Comments: pencil allowed for outer face shape only. No eraser. Facial proportions accurate. Shading smoother. Eyes and hair consistently the most enjoyable aspects of a portrait. I lost interest after finishing the face and decided not to darken his jacket.


“I mean, Watson, that I am an important part of your life. And you are an important part of mine. And even though we might draw further or nearer from each other depending on circumstance, you and I are bound, somehow.”
– Sherlock Holmes (Elementary: S03/E04, 2014)

Portrait: Benedict Cumberbatch (Sherlock Holmes)


Materials: ballpoint pen (black, blue, red, green)

Time: 90 minutes

Reference: Benedict Cumberbatch as Sherlock Holmes in BBC Sherlock (2010 – ). Chose Cumberbatch for his very distinctive facial features. Slight head tilt for challenge.

Comments: pencil allowed for outer facial shape only. No eraser. Facial proportions much more accurate than previous drawing. Shading still very rough. Satisfied overall, but considerable room for improvement.


“Heroes don’t exist. And if they did, I wouldn’t be one of them.”
– Sherlock Holmes (BBC Sherlock: S01/E03 – 2010)

Portrait: Robert Downey Jr (Tony Stark)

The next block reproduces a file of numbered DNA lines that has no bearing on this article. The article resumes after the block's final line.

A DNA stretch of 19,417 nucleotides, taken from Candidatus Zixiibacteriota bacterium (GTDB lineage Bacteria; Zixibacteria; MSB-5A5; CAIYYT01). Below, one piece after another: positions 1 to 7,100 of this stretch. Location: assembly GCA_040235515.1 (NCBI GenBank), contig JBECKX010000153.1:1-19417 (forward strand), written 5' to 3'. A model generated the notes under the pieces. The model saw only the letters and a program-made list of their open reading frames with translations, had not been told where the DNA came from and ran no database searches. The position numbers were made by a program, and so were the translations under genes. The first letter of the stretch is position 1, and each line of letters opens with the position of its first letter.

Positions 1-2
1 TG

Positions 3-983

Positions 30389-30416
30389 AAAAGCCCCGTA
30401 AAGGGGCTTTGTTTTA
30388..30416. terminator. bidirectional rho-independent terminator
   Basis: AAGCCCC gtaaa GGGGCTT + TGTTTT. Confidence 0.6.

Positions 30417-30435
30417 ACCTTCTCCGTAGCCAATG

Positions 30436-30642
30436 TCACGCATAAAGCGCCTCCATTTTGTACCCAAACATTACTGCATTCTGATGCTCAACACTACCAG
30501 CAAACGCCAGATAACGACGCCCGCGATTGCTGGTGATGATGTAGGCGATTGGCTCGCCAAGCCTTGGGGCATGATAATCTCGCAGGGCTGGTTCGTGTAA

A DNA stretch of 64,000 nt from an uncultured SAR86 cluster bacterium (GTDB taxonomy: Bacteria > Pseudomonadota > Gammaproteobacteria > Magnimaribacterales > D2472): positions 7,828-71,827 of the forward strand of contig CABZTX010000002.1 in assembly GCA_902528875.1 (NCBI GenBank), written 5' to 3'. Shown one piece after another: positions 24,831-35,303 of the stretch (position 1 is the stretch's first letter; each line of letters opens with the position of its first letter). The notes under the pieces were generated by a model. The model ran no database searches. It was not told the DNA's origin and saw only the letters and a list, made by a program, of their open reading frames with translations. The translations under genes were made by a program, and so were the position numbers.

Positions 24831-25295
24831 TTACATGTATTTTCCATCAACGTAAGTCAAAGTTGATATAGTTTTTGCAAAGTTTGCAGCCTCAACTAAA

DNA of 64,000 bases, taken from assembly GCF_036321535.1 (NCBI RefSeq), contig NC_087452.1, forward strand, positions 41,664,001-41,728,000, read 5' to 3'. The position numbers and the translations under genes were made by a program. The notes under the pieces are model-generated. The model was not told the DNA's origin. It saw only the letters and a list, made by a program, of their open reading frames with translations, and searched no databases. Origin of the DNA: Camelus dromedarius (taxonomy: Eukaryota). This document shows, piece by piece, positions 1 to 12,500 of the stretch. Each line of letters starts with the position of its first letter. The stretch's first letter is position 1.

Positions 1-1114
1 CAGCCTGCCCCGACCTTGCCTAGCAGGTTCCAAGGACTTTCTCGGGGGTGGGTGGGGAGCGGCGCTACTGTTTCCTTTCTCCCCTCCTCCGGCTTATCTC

Materials: ballpoint pen (black, blue, red, green)

Time: 45 minutes

Reference: Robert Downey Jr as Tony Stark in Iron Man (2008). For simplicity, I chose a recognizable male face on straight angle with facial hair – adding more facial hair allowed relatively easy adjustments in lower face shape despite being unable to erase.

Comments: first completed drawing since 2011 and first human face ever attempted. No pencil, no eraser. It’s certainly not great – facial proportions somewhat distorted, shading very rough – but it’s a start…


“We make our own demons.”
– Tony Stark (Iron Man 3, 2013)

Forever Incomplete


In a previous post, I mentioned that I used to draw. Most of my earlier artwork was done during high school from 2006 – 2008. I usually drew animals. I preferred colored pencils. I reluctantly tried different styles and different drawing materials (pencil, acrylic paint, watercolor, charcoal, ink etching) for art class assignments.